ROCK ME, MY CHAIR

 … LULL ME INTO THE LAND OF DAYDREAMS

So relaxing, so serene is the sight of the rocking chair, standing there in the corner of the room, its runners resting on the snug pile of a traditional Scandinavian rya rug.

swan-4.jpg

 

It looks so inviting, so welcoming – newly upholstered and sporting smart new covers.

Is it perhaps the extended arm of the cradle, the baby buggy pushed to and fro, the swing in the park that we can once more set in motion? That gentle rocking movement accompanies us on our journey through life.

 

Swan 3

….gracefully carved swans’ heads

Outside the window, directly opposite the chair, a couple of swans are swimming gracefully in the water. It seems almost too good to be true, for on the front of the rocker’s armrests, two equally gracefully carved swans’ heads provide the perfect grip for your hands as you rock slowly back and forth.

Swans are said to be a symbol of purity, inner beauty and elegance, but also of vitality and healing energy.

 

 

In art the swan is encountered in, for example, paintings by Correggio from the 1500s and Boucher in the 1700s in contexts that place the bird centre-stage in one of the enduring myths of Ancient Greece.

 

Swan 2

 

Queen Leda was secretly admired by Zeus, who transformed himself into a swan in order to approach her. To aid him he had Aphrodite; she had promised to turn herself into an eagle that would chase the apparently terrified swan straight into the open arms of the compassionate Leda.

Rocking gently in the chair, allowing your thoughts to wander as you gaze through the window at the swans swimming in the shallows, inspires the most beautiful of daydreams. That’s surely a pastime we all need to indulge in from time to time.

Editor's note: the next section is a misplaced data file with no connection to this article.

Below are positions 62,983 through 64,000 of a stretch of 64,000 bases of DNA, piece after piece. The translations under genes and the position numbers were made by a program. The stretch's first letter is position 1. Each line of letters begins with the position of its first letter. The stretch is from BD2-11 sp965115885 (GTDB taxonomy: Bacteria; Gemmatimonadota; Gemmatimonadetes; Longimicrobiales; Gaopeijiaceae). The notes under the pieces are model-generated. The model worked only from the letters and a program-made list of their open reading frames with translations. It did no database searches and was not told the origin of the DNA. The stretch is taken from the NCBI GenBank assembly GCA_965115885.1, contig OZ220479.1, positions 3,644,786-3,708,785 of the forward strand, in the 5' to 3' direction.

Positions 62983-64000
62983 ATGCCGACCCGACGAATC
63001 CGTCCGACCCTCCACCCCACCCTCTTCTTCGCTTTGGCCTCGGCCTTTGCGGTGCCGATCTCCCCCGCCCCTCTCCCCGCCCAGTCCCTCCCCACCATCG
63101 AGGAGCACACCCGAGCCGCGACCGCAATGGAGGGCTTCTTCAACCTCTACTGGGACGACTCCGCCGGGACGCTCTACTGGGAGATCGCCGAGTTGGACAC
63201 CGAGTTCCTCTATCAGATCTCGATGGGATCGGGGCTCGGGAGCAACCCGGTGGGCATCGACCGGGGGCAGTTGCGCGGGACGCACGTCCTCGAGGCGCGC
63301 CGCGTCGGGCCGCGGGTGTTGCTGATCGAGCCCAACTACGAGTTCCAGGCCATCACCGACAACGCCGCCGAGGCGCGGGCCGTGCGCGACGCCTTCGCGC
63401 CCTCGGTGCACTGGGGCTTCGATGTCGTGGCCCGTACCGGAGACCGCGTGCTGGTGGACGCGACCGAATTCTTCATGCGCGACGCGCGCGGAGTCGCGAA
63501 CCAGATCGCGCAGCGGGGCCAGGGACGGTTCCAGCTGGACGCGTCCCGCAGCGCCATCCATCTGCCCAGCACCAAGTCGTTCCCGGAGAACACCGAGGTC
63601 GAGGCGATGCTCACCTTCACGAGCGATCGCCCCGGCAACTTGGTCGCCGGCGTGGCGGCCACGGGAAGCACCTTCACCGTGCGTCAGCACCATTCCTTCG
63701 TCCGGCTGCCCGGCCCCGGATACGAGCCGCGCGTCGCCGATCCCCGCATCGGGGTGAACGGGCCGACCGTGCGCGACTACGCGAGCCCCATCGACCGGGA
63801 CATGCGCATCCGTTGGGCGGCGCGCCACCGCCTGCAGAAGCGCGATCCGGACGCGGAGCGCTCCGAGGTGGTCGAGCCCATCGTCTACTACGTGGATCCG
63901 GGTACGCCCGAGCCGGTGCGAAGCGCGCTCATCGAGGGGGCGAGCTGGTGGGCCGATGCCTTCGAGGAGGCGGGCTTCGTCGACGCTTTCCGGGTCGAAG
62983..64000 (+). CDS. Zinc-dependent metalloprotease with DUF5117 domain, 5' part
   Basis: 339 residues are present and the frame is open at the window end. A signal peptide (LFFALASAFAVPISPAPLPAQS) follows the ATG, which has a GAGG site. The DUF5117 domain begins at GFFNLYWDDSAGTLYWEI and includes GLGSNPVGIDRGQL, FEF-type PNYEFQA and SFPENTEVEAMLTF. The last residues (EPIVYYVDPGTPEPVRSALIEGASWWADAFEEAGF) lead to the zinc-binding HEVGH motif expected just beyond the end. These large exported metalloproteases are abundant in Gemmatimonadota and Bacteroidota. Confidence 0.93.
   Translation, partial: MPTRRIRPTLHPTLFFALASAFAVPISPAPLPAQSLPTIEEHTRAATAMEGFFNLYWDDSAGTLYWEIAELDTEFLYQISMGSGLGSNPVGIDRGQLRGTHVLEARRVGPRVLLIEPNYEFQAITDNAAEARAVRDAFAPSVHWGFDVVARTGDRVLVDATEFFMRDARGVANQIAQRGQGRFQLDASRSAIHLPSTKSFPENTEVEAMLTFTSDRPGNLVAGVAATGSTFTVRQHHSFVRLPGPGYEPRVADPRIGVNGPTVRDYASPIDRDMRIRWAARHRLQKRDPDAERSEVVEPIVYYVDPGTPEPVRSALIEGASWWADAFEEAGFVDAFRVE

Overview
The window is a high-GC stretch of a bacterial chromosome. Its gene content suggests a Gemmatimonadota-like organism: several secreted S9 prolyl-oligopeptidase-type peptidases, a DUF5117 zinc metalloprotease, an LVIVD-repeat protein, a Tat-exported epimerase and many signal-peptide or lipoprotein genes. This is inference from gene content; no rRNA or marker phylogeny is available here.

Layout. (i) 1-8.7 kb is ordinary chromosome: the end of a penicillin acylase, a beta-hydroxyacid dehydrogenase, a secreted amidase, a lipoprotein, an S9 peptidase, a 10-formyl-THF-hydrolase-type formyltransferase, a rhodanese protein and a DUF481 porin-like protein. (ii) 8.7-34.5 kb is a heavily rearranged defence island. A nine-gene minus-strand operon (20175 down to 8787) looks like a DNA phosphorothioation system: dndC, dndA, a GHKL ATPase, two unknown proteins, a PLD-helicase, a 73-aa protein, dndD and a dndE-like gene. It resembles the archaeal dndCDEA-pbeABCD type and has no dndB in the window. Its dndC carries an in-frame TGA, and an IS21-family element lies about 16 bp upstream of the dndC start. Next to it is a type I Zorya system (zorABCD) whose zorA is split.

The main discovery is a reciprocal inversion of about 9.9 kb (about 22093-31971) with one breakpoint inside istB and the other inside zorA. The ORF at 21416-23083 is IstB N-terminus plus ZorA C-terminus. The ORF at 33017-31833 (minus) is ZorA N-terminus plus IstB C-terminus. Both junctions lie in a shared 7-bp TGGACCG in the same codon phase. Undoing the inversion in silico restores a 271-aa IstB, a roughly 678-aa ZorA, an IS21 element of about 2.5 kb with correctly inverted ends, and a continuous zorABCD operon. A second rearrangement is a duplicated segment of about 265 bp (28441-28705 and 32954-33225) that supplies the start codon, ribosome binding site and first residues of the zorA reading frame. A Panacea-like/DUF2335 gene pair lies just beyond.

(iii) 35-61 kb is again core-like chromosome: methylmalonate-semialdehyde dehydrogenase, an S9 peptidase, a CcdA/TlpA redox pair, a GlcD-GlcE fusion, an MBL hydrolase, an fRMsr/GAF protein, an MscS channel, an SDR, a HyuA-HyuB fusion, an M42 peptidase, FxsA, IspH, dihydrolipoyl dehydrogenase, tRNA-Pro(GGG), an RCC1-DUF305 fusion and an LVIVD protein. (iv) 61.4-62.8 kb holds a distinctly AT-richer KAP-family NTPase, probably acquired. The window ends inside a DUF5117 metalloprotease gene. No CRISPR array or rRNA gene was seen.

swan-heart-shape_415.jpg

 

The chair dates from the 1800s and is fashioned in mahogany.

There is a similar rocking chair in the collections of the Nordic Museum in Stockholm. That one was purchased for 80 Swedish kronor (a little less than £7) at an auction in 1903. In today’s money that’s the equivalent of approximately 4,500 kronor (£382). Sadly, however, little else is known about the purchase that was made in 1903.

Gun Bjerkander Handberg

Note From The Editor:

We have been so thrilled and delighted to see that this blog is being read all over the globe, which is fabulous for us as we sit in our little coastal village in Southern Sweden!

Do please leave a comment saying where you are from and what chairs you have in your home and share your favorite chair tales.

You can find books by the author Gun Bjerkander Handberg online featuring more historic chair tales.

Leave a Reply

Fill in your details below or click an icon to log in:

WordPress.com Logo

You are commenting using your WordPress.com account. Log Out /  Change )

Google photo

You are commenting using your Google account. Log Out /  Change )

Twitter picture

You are commenting using your Twitter account. Log Out /  Change )

Facebook photo

You are commenting using your Facebook account. Log Out /  Change )

Connecting to %s